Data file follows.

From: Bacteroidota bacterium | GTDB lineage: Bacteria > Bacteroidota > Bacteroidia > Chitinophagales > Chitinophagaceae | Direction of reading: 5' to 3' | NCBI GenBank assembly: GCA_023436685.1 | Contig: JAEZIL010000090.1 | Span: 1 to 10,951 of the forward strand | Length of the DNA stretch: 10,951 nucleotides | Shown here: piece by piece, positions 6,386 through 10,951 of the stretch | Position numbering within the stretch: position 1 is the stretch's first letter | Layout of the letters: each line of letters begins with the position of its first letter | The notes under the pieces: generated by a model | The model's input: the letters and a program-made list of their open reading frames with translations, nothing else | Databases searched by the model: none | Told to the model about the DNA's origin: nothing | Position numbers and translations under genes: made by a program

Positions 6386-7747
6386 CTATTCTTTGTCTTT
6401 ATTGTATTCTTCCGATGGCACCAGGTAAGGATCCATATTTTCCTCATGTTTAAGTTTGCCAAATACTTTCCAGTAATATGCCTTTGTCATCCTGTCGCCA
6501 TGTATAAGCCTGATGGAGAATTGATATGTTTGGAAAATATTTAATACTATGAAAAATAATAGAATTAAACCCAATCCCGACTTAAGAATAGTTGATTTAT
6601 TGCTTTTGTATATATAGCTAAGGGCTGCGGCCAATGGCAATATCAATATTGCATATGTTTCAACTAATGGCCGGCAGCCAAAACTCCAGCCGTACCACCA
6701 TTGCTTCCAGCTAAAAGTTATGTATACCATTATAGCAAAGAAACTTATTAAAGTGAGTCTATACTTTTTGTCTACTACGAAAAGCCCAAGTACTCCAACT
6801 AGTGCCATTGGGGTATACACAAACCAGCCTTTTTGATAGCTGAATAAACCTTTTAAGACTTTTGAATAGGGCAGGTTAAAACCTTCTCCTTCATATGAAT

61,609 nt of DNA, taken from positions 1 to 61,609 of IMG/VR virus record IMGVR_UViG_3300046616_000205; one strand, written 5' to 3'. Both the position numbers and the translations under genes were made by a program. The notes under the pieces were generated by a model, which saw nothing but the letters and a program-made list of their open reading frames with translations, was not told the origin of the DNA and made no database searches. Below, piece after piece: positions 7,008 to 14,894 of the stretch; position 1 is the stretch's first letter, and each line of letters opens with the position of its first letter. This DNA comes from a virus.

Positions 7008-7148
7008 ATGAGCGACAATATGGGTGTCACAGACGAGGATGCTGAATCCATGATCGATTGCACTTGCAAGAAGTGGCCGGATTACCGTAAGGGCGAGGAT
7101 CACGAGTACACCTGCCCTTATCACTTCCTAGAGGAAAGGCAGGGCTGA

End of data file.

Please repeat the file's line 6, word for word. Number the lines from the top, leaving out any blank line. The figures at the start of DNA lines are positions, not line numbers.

6601 TGCTTTTGTATATATAGCTAAGGGCTGCGGCCAATGGCAATATCAATATTGCATATGTTTCAACTAATGGCCGGCAGCCAAAACTCCAGCCGTACCACCA